The 630 | Tough Love

February 2018 View more

According to senior prevention educator Tikiya Young, the recent spate of high-profile sexual abuse accusations has made Family Shelter Services’ (FSS) Teen Dating Violence Prevention program even more relevant. The program educates young people, including local high school students, about potential abusive situations so they can be avoided in the years ahead.

“Early on [certain behaviors] look like annoying behavior or something everyone has to deal with,” she says. “But on the back end it can become sexual abuse. If there was more education in schools, entire generations of kids could learn how to deal with problems in the future.”

FSS currently offers the program in 60 percent of high schools in DuPage County, including Naperville’s Neuqua Valley High School, where the prevention team’s presentation about dating violence and healthy relationships took place recently over three days. Teens have the opportunity to ask questions anonymously and role play abusive situations. Male and female presenters visit classrooms at the same time, modeling positive interactions between men and women for the teens.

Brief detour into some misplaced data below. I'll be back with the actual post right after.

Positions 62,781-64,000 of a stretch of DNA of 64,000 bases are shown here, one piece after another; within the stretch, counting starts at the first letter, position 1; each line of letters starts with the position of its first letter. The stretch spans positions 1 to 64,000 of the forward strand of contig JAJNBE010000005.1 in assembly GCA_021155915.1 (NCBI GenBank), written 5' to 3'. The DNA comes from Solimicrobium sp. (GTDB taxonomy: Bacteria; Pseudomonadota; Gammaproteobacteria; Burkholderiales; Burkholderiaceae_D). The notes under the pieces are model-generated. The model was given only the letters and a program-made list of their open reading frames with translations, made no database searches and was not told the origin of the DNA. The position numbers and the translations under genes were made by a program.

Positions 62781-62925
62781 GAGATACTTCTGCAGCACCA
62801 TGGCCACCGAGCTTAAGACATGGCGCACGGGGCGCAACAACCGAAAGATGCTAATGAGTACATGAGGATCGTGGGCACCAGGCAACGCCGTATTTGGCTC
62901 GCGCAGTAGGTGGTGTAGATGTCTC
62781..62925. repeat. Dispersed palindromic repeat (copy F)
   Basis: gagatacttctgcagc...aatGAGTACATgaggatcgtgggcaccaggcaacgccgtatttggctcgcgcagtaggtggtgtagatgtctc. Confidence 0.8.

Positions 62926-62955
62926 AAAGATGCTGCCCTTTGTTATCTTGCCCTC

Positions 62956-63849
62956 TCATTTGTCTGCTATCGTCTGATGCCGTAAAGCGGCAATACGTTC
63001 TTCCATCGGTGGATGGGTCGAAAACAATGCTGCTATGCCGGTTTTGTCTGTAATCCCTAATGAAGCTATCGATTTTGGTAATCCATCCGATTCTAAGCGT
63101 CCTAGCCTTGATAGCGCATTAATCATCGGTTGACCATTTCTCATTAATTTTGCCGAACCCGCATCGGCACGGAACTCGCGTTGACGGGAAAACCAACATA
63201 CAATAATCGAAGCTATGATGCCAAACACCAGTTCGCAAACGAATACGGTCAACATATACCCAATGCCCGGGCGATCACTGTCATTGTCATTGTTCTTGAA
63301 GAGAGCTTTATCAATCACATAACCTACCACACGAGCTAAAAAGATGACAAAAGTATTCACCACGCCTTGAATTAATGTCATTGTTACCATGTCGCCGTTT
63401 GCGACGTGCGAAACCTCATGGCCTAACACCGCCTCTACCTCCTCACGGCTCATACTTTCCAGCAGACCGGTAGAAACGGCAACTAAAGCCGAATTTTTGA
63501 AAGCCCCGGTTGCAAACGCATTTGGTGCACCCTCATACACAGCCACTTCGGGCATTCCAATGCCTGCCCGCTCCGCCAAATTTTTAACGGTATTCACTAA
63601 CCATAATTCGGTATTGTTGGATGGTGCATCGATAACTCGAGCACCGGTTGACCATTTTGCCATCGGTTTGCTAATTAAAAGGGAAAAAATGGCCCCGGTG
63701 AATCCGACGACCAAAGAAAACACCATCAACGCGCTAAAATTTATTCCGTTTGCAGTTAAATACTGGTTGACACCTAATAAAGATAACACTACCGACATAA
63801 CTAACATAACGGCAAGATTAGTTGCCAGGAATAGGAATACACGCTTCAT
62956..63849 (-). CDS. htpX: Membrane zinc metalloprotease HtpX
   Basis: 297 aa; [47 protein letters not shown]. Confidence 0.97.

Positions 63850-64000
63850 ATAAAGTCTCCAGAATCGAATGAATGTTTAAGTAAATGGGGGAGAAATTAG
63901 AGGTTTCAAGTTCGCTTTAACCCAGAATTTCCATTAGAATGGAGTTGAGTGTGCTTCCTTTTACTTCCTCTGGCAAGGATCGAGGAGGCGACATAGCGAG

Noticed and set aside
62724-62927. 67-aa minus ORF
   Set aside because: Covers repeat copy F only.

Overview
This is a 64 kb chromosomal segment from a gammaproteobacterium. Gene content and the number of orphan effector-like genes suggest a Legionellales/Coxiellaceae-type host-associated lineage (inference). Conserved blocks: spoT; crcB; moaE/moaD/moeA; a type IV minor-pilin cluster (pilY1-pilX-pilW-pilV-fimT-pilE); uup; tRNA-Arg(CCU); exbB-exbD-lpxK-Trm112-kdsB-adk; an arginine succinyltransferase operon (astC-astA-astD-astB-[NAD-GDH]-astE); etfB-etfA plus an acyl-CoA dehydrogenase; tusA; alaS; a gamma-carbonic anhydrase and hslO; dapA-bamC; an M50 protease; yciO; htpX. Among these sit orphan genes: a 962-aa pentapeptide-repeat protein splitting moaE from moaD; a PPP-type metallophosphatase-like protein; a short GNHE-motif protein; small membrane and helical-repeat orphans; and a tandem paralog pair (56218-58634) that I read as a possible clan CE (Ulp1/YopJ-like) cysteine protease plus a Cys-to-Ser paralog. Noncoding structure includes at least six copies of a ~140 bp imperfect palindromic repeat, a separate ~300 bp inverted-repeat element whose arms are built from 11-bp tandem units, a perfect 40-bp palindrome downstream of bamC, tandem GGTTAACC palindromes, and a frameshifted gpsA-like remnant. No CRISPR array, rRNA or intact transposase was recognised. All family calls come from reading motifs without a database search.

“Social media has a lot to do with growing problems. There’s a lot of negativity online, which normalizes behavior,” Young says. “In one exercise we show a girl hitting a boy. Kids often don’t recognize that as a problem. Guys tend to shake it off, but if a guy hits a girl they are up in arms. There’s a lot of emotional abuse, too, that leaves scars like isolation and lack of trust.”

Since its inception four years ago, the Prevention Program for teens has reached 16,000 middle and high school students. FSS’s goal is for the program to be included in the schools’ curriculum, rather than as an after-school elective.

For more information on FSS programs, visit or call 630.221.8290. A confidential hotline for those experiencing abuse is also available; call 630.469.5650.